Animal slaughter at Medan Grand Mosque scrapped over COVID-19 fears

Animal slaughter at Medan Grand Mosque scrapped over COVID-19 fears

An officer checked the health of sacrified animals in Medan. (Doc. ANTARA PHOTO/ Siswowidodo)

Medan, N Sumatra (ANTARA) - The Medan Grand Mosque administrator decided to not follow the practice of animal slaughter for this year's Idul Adha festivity to avoid congregation of recipients of the sacrificed animals' meat amid the ongoing COVID-19 pandemic.

"Hence, this year, the Medan Grand Mosque administration does not conduct animal slaughter," Hendra D. S., the mosque's secretary for welfare affairs, told local journalists in Medan, the capital of North Sumatra Province, on Friday.

In the previous years, some three thousand people witnessed the slaughter of sacrificed cows and goats and awaited the distribution of donated meat at the mosque complex area, he noted.

"We do not want to take a risk amid the COVID-19 situation, so the sacrificed animals that we received, from both agencies and individuals, are all given to the North Sumatra provincial government," Hendra D. S. stated.

Unlike the Medan Grand Mosque administrator's policy, several mosque administrators throughout Indonesia are following the tradition of animal slaughter during this year's Idul Adha festivity.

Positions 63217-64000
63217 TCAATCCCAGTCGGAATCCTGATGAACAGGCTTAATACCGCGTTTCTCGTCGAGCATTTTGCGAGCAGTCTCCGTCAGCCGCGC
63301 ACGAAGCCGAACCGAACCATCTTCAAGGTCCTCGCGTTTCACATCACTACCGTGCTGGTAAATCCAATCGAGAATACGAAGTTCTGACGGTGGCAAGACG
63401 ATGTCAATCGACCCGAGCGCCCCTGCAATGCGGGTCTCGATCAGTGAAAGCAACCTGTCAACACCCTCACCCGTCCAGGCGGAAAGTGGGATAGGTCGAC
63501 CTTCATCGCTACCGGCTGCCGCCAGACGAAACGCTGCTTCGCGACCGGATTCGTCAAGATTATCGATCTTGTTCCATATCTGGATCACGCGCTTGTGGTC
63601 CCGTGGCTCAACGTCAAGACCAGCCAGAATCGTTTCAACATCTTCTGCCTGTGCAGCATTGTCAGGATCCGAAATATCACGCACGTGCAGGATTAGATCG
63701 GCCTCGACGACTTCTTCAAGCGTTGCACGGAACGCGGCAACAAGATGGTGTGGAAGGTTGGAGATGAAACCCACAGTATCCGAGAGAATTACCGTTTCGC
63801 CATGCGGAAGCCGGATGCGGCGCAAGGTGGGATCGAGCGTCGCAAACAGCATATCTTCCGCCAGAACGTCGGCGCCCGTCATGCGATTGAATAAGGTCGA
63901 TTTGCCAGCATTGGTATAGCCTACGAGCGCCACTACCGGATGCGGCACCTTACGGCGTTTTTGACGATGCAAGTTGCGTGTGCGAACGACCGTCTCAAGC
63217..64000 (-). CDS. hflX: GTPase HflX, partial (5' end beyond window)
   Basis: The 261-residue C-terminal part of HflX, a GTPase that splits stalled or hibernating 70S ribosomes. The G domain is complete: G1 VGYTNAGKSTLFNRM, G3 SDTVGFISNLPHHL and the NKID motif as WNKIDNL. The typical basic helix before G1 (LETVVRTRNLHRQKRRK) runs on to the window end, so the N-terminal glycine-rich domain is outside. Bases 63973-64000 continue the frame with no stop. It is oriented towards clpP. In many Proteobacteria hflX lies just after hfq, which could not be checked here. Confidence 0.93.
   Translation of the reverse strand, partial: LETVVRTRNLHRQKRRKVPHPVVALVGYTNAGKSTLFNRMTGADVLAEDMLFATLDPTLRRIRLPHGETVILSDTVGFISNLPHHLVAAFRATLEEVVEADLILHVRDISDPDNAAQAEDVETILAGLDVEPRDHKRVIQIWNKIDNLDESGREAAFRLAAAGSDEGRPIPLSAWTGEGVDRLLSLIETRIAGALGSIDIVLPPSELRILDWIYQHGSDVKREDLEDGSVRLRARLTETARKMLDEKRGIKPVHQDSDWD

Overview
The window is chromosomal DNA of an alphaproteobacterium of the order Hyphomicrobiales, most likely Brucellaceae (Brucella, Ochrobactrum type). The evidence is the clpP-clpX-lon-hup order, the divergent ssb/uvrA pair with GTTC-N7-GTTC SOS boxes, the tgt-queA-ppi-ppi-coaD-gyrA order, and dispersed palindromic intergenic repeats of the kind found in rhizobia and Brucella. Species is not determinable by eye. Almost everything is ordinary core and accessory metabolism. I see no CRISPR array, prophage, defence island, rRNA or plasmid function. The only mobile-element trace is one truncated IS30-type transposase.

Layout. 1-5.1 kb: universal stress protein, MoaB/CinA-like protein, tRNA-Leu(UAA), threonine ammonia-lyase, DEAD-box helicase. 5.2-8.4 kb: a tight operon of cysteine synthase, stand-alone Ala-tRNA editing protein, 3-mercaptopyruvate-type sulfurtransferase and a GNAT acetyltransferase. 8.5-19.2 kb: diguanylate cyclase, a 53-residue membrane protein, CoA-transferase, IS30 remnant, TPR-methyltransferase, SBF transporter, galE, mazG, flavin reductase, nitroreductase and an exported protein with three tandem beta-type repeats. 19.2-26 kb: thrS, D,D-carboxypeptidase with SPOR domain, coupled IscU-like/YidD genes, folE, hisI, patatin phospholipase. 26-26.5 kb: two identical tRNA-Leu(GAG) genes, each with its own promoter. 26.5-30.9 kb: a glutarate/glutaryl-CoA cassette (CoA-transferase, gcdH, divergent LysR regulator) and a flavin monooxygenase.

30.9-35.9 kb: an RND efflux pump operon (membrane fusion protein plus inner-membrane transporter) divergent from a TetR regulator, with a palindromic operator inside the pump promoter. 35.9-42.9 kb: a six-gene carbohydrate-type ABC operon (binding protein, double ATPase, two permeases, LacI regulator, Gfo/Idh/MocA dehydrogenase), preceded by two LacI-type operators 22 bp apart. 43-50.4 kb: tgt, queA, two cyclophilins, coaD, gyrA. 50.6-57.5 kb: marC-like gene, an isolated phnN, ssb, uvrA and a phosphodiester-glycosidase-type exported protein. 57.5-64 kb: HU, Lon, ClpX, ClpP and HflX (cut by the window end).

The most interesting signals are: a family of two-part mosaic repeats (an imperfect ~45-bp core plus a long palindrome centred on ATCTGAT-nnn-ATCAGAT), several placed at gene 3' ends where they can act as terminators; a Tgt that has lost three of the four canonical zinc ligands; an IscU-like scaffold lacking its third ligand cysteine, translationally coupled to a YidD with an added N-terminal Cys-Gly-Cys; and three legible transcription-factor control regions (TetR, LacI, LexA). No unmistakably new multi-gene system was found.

Those administering the Al Mujtahidin Mosque in Abepura neighborhood of Jayapura City, Papua Province, confirmed to have received three cows for slaughter, and their meat will be donated to the local residents.

This year, Idul Adha, marking the end of the Hajj pilgrimage for Muslims in the holy city of Mecca in Saudi Arabia, is celebrated amid the ongoing COVID-19 pandemic.

During this religious festivity, Muslims in Indonesia sacrifice a goat, sheep, and cow. Their meat is then donated to the poor people and other segments of communities.

Coronavirus infections initially surfaced in the Chinese city of Wuhan at the end of 2019.

Since then, COVID-19 has spread to over 215 countries and territories, including 34 provinces of Indonesia, with a huge rise in death toll.

The Indonesian government officially confirmed the country's first cases on March 2 this year.

As of July 27, 2020, as many as 43 Indonesian districts and cities were declared "free from the pandemic", according to the Task Force on COVID-19 Response.

Data from the task force also showed that 66.3 percent or 341 districts and cities had, until now, recorded less than 100 cases.

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